This paper presents the results of a qualitative study designed to explore and identify the resources that probation officers need to implement specialized mental health probation caseloads, a promising practice that enhances mental health treatment engagement and reduces recidivism among people with mental illnesses. Our research team conducted a directed content analysis guided by the Practical, Robust Implementation and Sustainability Model (PRISM) to analyze qualitative interviews with 16 specialty mental health probation officers and their supervising chiefs. Results indicated five components and resources related to multiple PRISM constructs: (1) meaningfully reduced caseload sizes (intervention design), (2) officers' ability to build rapport and individualize probation (organizational staff characteristics), (3) specialized training that is offered regularly (implementation and sustainability infrastructure), (4) regular case staffing and consultation (implementation and sustainability infrastructure), and (5) communication and collaboration with community-based providers (external environment). Agencies implementing specialized mental health probation approaches should pay particular attention to selecting officers and chiefs and establishing the infrastructure to implement and sustain specialty mental health probation.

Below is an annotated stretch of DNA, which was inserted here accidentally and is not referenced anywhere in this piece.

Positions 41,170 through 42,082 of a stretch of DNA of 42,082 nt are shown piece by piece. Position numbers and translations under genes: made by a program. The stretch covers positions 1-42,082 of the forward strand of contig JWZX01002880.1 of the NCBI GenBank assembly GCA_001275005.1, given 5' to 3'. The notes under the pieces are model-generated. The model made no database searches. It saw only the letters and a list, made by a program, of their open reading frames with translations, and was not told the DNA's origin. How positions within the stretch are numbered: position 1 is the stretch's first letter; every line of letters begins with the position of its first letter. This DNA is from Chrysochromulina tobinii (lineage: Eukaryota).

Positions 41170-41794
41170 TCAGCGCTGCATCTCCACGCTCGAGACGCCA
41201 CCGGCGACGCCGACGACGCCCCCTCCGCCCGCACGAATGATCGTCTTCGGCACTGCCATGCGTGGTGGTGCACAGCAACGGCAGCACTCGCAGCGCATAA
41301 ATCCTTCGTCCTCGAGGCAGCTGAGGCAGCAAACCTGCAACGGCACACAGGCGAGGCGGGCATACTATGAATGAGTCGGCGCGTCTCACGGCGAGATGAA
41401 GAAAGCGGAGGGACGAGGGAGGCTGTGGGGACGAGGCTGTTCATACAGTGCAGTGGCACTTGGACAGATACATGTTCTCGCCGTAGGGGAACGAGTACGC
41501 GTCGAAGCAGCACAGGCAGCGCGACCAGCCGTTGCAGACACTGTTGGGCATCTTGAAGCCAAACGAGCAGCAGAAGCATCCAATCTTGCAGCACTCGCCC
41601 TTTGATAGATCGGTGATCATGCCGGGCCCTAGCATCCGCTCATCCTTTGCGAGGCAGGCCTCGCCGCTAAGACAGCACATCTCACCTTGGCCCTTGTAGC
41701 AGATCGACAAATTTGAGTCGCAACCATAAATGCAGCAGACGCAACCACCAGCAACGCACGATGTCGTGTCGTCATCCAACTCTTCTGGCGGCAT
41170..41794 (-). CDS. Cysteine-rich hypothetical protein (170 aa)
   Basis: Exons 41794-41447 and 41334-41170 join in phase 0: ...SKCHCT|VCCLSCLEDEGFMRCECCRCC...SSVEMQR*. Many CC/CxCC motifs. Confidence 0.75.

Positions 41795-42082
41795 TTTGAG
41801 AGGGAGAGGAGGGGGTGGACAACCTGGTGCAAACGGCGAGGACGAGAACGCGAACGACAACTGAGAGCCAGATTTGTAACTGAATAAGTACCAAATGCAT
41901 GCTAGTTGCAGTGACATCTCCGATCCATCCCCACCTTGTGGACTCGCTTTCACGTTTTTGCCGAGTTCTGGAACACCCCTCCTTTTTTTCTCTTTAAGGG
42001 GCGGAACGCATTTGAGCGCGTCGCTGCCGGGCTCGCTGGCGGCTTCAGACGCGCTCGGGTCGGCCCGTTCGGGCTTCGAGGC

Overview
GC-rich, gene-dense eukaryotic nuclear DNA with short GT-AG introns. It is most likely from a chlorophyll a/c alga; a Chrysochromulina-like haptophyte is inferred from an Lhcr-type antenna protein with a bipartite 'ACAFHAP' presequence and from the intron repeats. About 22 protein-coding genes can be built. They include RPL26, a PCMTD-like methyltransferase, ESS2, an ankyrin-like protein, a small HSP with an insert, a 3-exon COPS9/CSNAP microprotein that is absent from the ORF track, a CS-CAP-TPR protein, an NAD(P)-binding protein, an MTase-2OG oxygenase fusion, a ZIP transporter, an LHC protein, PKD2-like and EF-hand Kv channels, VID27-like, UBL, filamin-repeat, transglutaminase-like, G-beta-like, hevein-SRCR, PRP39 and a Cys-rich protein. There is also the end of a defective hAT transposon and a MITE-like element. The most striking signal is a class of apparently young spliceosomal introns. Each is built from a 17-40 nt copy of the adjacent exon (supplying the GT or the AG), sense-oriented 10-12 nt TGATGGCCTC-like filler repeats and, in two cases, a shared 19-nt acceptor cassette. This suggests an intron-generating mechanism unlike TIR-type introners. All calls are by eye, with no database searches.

Keywords: Criminal justice; Implementation science; Mental illness; Probation; Substance use.